A visual warning that you only have two shots left before needing a mag change, seems to be preferable to an "oh shit I'm out of boolits" tracer (which you can tell by the feel of the riFAL when the BC locks back anyway).

My two cents.....
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Old April 21, 2018, 09:25   #33
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Very interesting reading. Thanks for the OP

I have never been in combat, but the idea of loading the 3rd round as a tracer seems to make the most sense to me.

A visual warning that you only have two shots left before needing a mag change, seems to be preferable to an "oh shit I'm out of boolits" tracer (which you can tell by the feel of the riFAL when the BC locks back anyway).

My two cents.....
Loading the 3rd round as a tracer makes more sense to me too.

Thanks for mentioning it.

Maybe we can get Mr. Vickers input on that....

Another thing I did, was marking the mags at the bottom with a piece of red electrician’s tape when loaded with tracer. That way I can visually identify them.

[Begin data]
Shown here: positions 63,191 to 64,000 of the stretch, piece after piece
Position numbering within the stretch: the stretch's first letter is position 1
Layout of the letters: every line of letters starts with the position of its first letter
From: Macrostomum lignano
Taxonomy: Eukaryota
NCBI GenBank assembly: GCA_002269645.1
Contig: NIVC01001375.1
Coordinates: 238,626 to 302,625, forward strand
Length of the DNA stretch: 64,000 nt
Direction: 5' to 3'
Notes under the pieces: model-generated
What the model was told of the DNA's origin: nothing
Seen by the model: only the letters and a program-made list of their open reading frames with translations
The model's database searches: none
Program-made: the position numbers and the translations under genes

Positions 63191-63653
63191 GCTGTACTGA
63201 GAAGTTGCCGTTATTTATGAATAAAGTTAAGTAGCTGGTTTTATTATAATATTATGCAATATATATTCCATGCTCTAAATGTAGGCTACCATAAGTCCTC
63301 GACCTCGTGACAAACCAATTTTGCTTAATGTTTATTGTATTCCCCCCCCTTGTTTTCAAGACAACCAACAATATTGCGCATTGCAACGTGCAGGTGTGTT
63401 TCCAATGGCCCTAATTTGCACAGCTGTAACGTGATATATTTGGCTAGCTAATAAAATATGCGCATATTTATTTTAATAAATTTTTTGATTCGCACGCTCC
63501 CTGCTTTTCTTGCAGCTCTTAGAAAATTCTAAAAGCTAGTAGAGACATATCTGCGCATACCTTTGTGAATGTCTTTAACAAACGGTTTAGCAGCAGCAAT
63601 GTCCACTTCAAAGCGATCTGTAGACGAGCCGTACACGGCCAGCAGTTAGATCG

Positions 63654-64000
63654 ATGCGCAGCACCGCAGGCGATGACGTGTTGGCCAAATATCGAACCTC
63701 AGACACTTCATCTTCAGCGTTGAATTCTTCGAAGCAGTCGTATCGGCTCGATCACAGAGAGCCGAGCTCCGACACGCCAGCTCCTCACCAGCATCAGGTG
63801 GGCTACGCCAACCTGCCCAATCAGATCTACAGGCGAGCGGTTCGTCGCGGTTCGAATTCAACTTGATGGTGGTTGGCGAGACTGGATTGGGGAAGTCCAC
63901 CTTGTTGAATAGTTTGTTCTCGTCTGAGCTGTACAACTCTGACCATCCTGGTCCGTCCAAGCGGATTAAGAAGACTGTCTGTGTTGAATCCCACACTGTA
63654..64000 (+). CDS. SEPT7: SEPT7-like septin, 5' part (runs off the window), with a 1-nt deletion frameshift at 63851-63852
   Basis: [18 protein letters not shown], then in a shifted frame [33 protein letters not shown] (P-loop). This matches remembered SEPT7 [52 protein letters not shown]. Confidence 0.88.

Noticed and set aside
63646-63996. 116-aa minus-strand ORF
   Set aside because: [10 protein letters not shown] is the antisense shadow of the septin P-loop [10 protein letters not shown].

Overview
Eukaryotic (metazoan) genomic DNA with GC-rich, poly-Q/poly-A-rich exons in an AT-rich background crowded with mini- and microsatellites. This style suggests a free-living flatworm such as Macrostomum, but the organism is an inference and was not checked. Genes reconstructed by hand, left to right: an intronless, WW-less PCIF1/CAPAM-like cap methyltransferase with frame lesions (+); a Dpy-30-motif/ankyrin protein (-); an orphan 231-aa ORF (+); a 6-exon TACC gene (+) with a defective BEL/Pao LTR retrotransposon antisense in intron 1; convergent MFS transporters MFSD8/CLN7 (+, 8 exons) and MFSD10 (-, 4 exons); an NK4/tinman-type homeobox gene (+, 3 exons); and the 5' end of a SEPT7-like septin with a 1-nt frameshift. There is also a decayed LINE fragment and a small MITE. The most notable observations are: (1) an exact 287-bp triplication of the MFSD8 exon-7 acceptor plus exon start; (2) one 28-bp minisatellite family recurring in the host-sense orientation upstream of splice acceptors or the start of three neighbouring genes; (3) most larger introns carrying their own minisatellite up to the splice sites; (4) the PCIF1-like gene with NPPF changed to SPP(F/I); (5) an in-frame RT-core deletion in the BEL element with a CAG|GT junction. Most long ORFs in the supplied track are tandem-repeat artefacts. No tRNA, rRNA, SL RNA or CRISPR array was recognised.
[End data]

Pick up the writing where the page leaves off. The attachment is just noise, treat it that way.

There might be some situations where tracer is not needed or not wanted, so it is an easy way to tell.
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Old April 21, 2018, 13:23   #34
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Well, never been in combat, but I will say I have kept FAL, BM59, M1 carbine and others all loaded to full rated capacity for many months, sometimes well over a year, with zero problems. Was given an '03 Baby Browning and two spare mags all of which had been loaded to rated capacity for over 25 years and never had a problem. Not claiming to know more than the Rhodies or others with combat experience, just sharing my own experience FWIW.

Also, there is more to it than comparing the length of a used spring vs a new one. Not gainsaying btrapr1s experience, as there are many variables, but a brand new spring is often a tad longer than the optimal designed spring length for exactly the fact that a small initial "set" can take place, but if a spring is not compressed past its elastic limit and is also properly made from the correct materials, long term fatigue caused failure ought not to occur. In my examples above, all mags utilized original military mags and springs, or in the case of the Browning, FN factory components.